ECJ Upholds Fiscal Neutrality in Bingo VAT Case

Last week the European Court of Justice (ECJ) ruled that the UK violated European laws by treating certain bingo games differently for Value Added Tax purposes. The ECJ has said that VAT must be applied equally to similar goods and services. The ECJ said that the Rank Group had overpaid VAT taxes of more than more than £250 million pounds ($394,180,913.69 USD). The high court said that Her Majesty’s Revenue and Customs (HMRC) violated the EU’s fiscal neutrality rules by charging different VAT rates for similar games.

The case was referred to the ECJ after a UK court ruled that Rank Group should not have paid VAT taxes to on mechanized cash bingo between 2002 and 2005.The EU’s fiscal neutrality laws say that goods and services that are similar must be taxed the same to avoid any distortion of competition. Tax law expert Ian Hyde of Pinsent Masons said that the ECJ’s “robust defence” of fiscal neutrality is an important court decision for taxpayers who are facing discriminatory VAT tax treatment. Hyde stated “HMRC is desperately resisting fiscal neutrality arguments by throwing up any argument it can come up with. However, the most important general point is that the ECJ has rejected the UK’s argument as to whether there has to be actual competition rather than the clear line from previous cases that competition can be inferred from goods being similar.”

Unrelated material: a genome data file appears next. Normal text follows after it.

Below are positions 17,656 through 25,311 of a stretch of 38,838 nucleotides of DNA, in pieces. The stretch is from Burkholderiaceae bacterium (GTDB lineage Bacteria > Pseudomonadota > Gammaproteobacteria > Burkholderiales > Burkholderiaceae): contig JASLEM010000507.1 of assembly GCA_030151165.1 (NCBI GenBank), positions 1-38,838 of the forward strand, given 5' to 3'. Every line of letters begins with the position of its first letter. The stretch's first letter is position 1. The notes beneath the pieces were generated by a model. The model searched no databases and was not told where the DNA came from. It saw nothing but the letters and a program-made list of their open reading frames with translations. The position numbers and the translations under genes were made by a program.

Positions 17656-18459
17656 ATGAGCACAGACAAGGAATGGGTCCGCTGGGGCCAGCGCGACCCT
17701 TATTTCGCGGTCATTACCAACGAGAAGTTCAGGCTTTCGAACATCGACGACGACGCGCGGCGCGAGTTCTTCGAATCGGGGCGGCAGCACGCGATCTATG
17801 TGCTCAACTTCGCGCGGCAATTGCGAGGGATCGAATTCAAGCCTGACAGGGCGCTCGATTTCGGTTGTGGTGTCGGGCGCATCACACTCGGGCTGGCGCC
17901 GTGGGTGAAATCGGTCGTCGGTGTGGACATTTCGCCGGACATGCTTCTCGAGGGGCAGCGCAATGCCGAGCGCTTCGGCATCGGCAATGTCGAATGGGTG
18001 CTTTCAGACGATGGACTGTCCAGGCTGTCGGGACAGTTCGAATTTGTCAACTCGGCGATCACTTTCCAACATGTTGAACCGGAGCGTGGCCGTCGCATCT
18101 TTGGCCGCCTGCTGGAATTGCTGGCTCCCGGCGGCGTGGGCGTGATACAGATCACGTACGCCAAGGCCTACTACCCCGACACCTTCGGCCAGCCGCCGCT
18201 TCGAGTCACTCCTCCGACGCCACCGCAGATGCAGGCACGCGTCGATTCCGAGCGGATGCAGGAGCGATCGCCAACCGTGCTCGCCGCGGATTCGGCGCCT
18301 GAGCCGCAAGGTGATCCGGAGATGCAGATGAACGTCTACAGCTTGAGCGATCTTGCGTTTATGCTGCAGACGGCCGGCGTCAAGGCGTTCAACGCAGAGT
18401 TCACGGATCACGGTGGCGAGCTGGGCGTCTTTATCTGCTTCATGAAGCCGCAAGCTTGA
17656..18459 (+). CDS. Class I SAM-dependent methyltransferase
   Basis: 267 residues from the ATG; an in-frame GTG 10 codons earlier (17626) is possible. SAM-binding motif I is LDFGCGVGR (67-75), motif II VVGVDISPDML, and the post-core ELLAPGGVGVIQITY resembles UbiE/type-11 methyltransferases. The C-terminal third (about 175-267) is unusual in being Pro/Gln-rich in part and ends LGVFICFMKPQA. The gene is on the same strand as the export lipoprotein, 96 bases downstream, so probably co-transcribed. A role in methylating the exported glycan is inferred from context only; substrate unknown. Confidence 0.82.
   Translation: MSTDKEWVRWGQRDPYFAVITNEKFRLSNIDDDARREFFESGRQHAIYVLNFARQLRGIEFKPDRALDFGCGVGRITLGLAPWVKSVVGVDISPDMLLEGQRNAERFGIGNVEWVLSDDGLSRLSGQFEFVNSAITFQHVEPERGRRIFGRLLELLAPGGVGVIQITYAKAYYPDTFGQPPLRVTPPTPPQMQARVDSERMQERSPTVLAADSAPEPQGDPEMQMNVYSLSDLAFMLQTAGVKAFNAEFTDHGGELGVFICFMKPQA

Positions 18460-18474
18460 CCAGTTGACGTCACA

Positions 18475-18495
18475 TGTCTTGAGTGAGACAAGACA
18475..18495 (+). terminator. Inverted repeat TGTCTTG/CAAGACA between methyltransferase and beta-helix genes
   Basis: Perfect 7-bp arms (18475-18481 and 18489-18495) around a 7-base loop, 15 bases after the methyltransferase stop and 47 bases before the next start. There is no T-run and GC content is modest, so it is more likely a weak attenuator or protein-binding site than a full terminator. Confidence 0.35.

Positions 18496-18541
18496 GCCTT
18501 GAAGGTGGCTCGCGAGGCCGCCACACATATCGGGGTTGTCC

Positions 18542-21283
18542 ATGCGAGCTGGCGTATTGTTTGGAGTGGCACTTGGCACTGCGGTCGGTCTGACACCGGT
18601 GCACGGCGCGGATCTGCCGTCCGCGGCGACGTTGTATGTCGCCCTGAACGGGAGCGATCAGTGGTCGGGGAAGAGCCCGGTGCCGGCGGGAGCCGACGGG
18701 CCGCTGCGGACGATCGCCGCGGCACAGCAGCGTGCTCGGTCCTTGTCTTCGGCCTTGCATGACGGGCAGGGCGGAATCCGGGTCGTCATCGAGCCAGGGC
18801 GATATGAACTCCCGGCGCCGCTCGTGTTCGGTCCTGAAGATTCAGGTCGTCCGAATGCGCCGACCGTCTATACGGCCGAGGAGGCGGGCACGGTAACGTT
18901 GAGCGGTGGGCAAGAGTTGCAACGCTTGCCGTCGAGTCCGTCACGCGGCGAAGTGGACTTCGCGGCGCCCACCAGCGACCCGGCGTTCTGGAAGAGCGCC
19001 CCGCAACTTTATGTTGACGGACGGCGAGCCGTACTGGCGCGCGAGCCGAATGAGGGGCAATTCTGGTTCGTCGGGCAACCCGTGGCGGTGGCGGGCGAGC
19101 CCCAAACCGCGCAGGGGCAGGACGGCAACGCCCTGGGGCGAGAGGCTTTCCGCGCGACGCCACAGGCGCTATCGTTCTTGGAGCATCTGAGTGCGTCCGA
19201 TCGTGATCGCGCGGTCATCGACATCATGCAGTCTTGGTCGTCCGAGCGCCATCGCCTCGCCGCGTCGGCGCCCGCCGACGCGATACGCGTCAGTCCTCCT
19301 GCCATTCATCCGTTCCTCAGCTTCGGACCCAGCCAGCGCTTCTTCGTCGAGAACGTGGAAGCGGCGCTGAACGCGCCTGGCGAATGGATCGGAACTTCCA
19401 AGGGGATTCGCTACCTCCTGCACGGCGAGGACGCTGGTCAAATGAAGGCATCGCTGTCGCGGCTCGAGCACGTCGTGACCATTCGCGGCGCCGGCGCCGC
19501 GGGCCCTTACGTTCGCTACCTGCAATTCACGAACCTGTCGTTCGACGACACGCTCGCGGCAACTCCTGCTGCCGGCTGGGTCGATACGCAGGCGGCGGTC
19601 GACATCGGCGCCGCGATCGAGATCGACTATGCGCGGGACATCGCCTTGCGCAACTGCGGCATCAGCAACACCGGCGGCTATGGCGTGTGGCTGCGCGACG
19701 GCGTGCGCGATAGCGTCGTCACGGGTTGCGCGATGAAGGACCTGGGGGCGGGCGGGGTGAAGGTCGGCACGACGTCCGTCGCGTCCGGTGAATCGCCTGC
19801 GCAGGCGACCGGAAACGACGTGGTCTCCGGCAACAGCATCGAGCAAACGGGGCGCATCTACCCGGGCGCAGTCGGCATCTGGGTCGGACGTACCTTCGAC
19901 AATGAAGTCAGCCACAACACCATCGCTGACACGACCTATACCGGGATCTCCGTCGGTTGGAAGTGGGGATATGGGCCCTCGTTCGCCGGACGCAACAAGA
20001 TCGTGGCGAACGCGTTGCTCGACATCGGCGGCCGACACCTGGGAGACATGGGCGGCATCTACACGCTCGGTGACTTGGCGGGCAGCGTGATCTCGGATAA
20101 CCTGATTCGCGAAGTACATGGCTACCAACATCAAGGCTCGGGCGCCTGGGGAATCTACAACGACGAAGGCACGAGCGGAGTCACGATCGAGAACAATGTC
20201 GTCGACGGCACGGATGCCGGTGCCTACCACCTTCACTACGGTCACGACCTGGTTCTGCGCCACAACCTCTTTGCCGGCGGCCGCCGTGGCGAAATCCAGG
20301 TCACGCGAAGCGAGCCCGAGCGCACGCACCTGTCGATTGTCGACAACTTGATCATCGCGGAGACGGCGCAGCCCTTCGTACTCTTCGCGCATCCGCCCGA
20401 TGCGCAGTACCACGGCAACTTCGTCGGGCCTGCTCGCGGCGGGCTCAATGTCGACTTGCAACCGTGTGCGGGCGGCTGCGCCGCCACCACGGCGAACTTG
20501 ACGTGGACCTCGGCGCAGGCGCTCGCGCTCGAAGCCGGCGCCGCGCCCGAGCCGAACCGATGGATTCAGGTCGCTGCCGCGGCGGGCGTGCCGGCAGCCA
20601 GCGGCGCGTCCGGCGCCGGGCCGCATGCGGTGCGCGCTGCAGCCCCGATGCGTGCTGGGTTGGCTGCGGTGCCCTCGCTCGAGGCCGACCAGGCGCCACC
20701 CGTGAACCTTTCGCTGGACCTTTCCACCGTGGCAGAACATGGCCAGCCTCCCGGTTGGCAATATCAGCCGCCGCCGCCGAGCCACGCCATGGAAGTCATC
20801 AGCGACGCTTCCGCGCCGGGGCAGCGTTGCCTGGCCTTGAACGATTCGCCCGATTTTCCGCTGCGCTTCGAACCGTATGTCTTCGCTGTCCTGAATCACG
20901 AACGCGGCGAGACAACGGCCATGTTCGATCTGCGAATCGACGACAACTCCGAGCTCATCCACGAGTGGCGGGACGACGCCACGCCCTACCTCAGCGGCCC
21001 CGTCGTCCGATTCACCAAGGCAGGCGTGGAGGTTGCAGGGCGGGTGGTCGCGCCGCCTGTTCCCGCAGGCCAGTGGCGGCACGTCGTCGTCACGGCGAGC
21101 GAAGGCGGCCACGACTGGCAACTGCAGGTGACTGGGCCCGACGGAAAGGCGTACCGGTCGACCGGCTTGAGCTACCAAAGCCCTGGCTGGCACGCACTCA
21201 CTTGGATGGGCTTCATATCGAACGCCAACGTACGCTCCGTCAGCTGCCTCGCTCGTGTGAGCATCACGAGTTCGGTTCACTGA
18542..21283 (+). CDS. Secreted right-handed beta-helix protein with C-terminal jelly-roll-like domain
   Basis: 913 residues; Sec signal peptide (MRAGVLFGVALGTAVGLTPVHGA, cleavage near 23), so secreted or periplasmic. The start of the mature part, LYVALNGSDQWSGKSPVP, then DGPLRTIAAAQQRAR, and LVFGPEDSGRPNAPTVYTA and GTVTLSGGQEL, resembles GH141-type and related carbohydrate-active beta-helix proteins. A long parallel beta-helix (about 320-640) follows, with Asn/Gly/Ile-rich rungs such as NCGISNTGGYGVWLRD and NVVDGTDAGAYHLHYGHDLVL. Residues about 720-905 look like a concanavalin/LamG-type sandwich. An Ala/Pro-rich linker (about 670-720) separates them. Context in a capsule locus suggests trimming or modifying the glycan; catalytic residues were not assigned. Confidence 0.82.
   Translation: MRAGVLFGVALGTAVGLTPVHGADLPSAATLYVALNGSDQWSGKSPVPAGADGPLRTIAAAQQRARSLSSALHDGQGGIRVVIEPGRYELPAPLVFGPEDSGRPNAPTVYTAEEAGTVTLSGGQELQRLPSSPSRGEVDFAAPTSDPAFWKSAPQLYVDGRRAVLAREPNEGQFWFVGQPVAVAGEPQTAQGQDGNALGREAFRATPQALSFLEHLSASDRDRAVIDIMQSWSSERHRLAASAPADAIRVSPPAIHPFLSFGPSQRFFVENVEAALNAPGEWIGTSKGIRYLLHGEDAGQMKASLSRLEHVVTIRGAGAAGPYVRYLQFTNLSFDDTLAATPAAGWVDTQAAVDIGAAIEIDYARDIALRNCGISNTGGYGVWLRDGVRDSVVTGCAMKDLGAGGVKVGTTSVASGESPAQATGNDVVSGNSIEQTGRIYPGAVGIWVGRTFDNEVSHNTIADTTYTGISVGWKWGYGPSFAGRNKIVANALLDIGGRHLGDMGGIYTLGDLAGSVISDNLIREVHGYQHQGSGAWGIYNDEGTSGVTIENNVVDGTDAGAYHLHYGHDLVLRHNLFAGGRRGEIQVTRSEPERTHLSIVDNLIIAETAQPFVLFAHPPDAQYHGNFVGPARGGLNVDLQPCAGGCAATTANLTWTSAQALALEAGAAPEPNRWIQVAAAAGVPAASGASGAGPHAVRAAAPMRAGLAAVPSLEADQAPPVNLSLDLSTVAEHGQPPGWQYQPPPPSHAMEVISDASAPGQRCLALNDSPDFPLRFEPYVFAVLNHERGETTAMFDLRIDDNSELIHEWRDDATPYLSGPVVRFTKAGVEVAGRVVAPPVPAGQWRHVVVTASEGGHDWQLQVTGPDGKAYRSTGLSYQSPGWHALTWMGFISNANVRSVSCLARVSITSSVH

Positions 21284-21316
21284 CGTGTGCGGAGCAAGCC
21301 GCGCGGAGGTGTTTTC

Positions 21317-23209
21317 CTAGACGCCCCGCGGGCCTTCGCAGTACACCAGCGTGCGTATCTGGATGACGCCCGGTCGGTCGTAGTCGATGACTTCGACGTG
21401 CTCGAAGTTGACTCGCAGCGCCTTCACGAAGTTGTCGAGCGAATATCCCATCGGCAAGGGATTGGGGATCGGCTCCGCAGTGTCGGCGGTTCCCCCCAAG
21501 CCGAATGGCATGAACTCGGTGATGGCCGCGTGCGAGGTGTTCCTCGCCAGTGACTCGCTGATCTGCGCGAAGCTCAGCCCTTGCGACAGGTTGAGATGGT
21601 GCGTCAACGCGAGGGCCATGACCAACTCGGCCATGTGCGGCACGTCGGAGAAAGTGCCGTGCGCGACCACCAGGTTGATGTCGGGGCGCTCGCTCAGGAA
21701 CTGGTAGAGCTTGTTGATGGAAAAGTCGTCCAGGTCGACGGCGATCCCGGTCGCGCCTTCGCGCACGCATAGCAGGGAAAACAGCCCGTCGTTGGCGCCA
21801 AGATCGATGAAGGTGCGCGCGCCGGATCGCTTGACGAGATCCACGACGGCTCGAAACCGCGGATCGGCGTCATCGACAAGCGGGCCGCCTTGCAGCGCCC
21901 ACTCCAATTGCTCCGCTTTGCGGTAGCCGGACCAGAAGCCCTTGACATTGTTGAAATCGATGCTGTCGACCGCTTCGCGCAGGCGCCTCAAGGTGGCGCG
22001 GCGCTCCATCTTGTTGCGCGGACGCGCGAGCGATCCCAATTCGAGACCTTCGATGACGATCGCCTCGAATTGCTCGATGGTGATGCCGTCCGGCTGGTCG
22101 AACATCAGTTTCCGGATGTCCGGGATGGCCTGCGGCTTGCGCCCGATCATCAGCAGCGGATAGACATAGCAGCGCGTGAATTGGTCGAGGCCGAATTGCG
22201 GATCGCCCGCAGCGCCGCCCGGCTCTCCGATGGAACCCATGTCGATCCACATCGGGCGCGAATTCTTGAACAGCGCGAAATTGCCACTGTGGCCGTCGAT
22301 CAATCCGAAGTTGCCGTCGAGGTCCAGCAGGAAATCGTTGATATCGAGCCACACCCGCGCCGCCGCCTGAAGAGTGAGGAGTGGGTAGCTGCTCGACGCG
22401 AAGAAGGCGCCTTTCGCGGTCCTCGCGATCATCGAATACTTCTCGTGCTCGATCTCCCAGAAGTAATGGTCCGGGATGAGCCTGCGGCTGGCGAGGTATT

Rank Group had claimed that there were inconsistencies in the way HM Revenue and Customs had applied VAT taxes to different types of online bingo games and slots. Under VAT laws at the time of the complaint online bingo games were only exempt if the wagers were equal to 50p and the prizes were lower or equal to £25. ($39.4350 USD) If both these conditions were not met VAT taxes were charged. The UK government claimed that there was no breach of fiscal neutrality unless the treatment of between the games affected competition. The ECJ ruled that if the games were identical or similar from the player’s viewpoint competition considerations did not have to be proved.

The ECJ judgment stated “The principle of fiscal neutrality must be interpreted as meaning that a difference in treatment for the purposes of value added tax of two supplies of service which are identical or similar from the point of view of the consumer and meet the same needs of the consumer is sufficient to establish an infringement of that principle.” Rank group has already received a settlement from the government which boosted their third quarter figures.

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